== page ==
As I promised in my previous post, I will dedicate this article to a relatively recent invention in the field of pulse oximetry: the T-stat oximeter.
As its name suggests, it is still an oximeter (a blood oxygen monitor), but it has improved functions.
What does this new oxygen monitor do and why was its invention necessary?
Traditional oxygen monitors have one big blind spot: they can determine the percentage of saturated hemoglobin only by relying on the pulsing of the blood vessels. If the pulse ceases (for example, such a scenario happens during bypass surgeries), pulse oximeters are of little use and specialists cannot determine if the patient has an adequate oxygen supply. Pulse oximetry also fails to detect oxygen saturation if the blood flow is weak or obstructed – even if the pulmonary functions of the patient are normal.
The new T-Stat oximeter – invented in the beginning of the ‘2000 by the Stanford professor David Benaron, M.D. – is a Visible Light Spectroscopy (VLS) system that monitors the blood oxygen levels in microvascular tissues. If the traditional pulse oximeter’s readings are indicated as a SpO2 percentage, the new T-Stat oximeter displays a StO2 percentage.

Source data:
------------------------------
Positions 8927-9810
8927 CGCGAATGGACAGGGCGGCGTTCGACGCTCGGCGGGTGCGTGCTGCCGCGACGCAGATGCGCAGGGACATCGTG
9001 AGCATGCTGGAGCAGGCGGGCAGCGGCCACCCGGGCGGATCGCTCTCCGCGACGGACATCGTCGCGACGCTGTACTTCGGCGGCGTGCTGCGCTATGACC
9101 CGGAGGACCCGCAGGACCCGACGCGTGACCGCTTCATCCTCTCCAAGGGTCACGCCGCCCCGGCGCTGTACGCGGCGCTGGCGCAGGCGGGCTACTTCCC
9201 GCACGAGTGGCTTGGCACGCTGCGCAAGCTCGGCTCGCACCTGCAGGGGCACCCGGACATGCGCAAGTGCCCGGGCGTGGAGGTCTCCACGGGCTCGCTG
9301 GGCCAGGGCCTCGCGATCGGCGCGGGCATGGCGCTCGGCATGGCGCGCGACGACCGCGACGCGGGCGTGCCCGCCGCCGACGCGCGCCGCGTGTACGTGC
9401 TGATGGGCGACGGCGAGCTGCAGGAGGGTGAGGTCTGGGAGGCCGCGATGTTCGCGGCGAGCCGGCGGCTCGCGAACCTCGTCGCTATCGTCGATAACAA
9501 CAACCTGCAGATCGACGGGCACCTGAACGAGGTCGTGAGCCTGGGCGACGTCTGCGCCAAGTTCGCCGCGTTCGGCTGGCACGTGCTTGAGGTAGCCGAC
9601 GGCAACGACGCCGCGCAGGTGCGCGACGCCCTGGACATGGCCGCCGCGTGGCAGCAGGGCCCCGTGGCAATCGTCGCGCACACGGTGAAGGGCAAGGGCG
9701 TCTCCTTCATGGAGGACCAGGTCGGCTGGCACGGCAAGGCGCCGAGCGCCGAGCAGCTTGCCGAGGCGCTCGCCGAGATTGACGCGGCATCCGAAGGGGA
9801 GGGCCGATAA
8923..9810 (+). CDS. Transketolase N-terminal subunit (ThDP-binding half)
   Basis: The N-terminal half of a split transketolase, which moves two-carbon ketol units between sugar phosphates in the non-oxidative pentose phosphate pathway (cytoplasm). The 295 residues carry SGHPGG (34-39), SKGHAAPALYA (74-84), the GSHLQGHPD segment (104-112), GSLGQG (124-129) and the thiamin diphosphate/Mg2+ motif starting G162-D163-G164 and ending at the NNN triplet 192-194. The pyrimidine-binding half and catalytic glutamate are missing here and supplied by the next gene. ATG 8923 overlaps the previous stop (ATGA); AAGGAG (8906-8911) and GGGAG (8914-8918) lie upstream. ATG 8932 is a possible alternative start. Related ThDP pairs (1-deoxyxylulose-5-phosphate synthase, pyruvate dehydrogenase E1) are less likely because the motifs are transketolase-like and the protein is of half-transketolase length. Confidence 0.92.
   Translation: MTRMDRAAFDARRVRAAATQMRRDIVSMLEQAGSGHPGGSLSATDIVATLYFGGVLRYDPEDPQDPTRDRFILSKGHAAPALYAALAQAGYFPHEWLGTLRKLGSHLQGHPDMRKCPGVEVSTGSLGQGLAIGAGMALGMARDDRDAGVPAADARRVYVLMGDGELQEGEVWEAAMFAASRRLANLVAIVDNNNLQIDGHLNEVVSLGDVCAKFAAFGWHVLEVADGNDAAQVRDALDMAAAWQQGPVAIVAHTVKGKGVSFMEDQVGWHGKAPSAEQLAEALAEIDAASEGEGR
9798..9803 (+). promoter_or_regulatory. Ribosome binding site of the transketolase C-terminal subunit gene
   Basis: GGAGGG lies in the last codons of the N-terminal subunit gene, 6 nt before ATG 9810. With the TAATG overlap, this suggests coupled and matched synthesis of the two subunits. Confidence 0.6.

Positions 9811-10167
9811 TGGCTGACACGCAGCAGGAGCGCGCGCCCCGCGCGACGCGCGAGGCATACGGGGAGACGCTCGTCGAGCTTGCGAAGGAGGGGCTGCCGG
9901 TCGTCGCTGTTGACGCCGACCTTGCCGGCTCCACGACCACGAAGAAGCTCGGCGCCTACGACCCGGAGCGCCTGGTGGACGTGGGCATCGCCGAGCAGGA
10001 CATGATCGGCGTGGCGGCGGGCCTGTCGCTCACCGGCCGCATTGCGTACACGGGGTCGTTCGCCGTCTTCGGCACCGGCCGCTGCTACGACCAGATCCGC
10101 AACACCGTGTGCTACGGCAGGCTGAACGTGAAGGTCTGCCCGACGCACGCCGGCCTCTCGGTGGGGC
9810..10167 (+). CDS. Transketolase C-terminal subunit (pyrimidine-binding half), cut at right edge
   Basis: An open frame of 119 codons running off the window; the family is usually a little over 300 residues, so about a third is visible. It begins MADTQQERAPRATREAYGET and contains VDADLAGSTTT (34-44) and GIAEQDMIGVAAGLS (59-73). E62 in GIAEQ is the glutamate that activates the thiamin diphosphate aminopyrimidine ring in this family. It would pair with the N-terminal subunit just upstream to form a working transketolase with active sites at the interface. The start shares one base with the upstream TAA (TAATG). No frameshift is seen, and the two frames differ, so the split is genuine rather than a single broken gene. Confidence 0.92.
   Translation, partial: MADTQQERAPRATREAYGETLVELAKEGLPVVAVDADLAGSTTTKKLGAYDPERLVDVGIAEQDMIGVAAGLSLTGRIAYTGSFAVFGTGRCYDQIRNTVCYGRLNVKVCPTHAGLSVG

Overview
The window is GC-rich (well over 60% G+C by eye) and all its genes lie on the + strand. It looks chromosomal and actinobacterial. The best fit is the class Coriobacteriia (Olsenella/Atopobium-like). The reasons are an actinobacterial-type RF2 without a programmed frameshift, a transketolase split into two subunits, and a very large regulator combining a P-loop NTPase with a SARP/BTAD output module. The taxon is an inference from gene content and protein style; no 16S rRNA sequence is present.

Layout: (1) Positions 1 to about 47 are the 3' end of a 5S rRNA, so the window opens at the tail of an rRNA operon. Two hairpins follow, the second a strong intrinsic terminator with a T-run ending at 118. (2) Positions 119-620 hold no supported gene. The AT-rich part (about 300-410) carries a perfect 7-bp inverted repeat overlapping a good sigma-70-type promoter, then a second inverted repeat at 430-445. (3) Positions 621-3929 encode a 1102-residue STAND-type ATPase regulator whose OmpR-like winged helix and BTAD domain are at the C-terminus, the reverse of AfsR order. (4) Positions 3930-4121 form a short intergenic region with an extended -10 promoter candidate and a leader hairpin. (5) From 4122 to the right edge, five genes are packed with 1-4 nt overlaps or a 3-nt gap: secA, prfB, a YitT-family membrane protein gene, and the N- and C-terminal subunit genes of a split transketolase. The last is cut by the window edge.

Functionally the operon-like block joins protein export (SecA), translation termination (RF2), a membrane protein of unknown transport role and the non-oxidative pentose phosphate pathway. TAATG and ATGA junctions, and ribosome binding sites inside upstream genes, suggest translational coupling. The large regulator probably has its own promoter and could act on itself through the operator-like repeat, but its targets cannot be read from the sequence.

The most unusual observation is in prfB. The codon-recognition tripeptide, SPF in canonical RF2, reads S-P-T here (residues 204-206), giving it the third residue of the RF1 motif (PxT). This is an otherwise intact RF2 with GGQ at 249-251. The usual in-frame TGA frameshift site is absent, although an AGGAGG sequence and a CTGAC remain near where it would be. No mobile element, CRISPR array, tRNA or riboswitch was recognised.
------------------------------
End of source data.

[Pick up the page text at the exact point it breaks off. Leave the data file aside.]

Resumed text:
The T-Stat oxygen monitor focuses on the amount of oxygen that reaches small capillaries, even when the blood flow is weak, obstructed or there is no pulse at all. It is non-invasive as well, and it works (just like the pulse oximeter) by interpreting the blood color: however, if the pulse oximeter uses red and infrared light frequencies to measure the ratio of saturated to unsaturated hemoglobin, the new monitor makes use of shorter wavelengths – green and blue. These light waves can monitor specific tissues (the smallest blood vessels – capillaries) and detect the oxygen levels in that spot.
This device consists of a main electronic monitor and a sensor probe. The monitor collects the data, analyses it and displays the results. The sensor emits light frequencies that illuminate the specific tissue which needs to be studied. When it is returned to the monitor, the reflected light is analyzed and the StO2 estimated.
The T-Stat Tissue Oximeter is FDA approved. It is used as an additional source of information whenever the oxygen saturation readings provided by the pulse oximeter are insufficient or inadequate for determining the patient’s condition. The T-Stat monitor can measure the blood oxygen saturation in specific microvascular tissue spaces in infants, children and adults that present a risk of ischemic states (ischemia is a medical term that describes a restriction in blood supply to a certain area of the body, usually as a consequence of blood vessels damage).
Because of its capabilities of offering such detailed readings and monitoring ischemic states, this type of oxygen monitor is used only in clinical care and in operating rooms, especially during vascular surgery. The inventor of the T-Stat monitor, Dr. Benaron, is hoping that in the near future his invention will prove its efficiency in diagnosing other dysfunctions, especially cancer (since tumor cells usually have lower levels of oxygen as compared to normal cells).